If you are looking for an answer to the question What is Artificial Intelligence? and you only have a minute, then here's the definition the Association for the Advancement of Artificial Intelligence offers on its home page: "the scientific understanding of the mechanisms underlying thought and intelligent behavior and their embodiment in machines."
However, if you are fortunate enough to have more than a minute, then please get ready to embark upon an exciting journey exploring AI (but beware, it could last a lifetime) …
When the cheapest Kindle e-reader drops to $50, it's difficult to resist snagging one on an impulse buy. Appealing to our most reptilian consumer instincts is just how Amazon rolls, and--right on schedule--the retail behemoth-cum-hardware manufacturer is dropping prices across its product lines. Here are all the Black Friday deals for the Amazon Echo, Kindle, and Fire tablet lines. We're also including links to our own coverage of the price-dropped devices (many of which are best in their categories, the Amazon pedigree notwithstanding). Amazon says these deals will end at the stroke of midnight on Monday, Nov. 27.
Dozens of gizmos will work with one or both of these speakers, and third-party manufacturers continue to bring out additional ones. If you'd like to see all of your options, Google has made a list of Home-compatible devices and Amazon has collected the Echo-compatible ones. With so much smart tech out there, it can be hard to figure out which device to buy first. So we collected six of our favorite gadgets for smartening up your home. Google's dinky streaming dongle works like a charm with Google Home.
Ahead of Amazon's big AWS division Re:invent conference next week, the company has announced two developments in the area of artificial intelligence. AWS is opening a machine learning lab, ML Solutions Lab, to pair Amazon machine learning experts with customers looking to build solutions using the AI tech. And it's releasing new features within Amazon Rekognition, Amazon's deep learning-based image recognition platform: real-time face recognition and the ability to recognize text in images. The new lab and the enhancements to its image recognition platform underscore the push that Amazon and AWS are giving to AI at the company, both internally and as a potential area to grow its B2B business in this area. They come about a month after AWS announced it would be collaborating with Microsoft on Gluon, a deep learning interface designed for developers to build and run machine learning models for their apps and other services.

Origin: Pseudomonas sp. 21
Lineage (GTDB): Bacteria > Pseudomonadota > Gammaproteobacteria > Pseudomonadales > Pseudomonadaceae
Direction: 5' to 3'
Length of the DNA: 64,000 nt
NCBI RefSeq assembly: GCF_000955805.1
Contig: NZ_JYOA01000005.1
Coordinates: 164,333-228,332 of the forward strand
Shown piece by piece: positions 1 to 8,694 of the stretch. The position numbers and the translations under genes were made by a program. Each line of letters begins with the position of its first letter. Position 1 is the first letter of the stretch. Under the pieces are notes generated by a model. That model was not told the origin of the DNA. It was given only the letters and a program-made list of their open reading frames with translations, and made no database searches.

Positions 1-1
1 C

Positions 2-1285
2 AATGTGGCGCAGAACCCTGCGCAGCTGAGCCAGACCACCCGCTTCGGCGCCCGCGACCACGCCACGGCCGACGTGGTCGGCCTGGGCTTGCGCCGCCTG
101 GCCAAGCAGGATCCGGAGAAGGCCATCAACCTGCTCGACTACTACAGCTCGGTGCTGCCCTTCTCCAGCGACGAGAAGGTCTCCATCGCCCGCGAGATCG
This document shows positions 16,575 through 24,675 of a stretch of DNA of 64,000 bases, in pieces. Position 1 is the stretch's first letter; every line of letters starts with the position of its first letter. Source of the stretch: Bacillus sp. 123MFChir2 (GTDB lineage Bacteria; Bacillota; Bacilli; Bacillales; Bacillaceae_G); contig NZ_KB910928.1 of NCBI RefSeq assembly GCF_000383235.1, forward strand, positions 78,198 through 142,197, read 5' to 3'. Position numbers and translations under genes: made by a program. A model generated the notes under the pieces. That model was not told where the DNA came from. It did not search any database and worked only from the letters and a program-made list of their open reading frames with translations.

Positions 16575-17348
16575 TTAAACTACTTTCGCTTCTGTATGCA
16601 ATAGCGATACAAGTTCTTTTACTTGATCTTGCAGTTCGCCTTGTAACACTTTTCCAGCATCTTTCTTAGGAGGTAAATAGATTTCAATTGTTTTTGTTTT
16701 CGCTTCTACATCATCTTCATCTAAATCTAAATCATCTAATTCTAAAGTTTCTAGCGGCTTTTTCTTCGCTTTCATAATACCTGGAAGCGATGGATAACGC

Amazon on Wednesday announced the Amazon ML Solutions Lab, a new program that connects Amazon Web Services (AWS) customers with Amazon's own machine learning experts. Through boot camps, workshops, advisory professional services and other forms of programming, the program is designed to help Amazon's cloud customers figure out how to leverage machine learning. Competing cloud providers, from Microsoft to Oracle, have for some time touted their capabilities in AI and machine learning as a key value proposition as they try to make a dent in Amazon's market dominance. Amazon's response has been to point to its own internal use of machine learning. "Amazon has been investing in machine learning for more than 20 years, innovating in areas such as fulfilment and logistics, personalization and recommendations, forecasting, fraud prevention, and supply chain optimization," Vinayak Agarwal, a senior product manager for AWS Deep Learning, wrote in a blog post about the new service.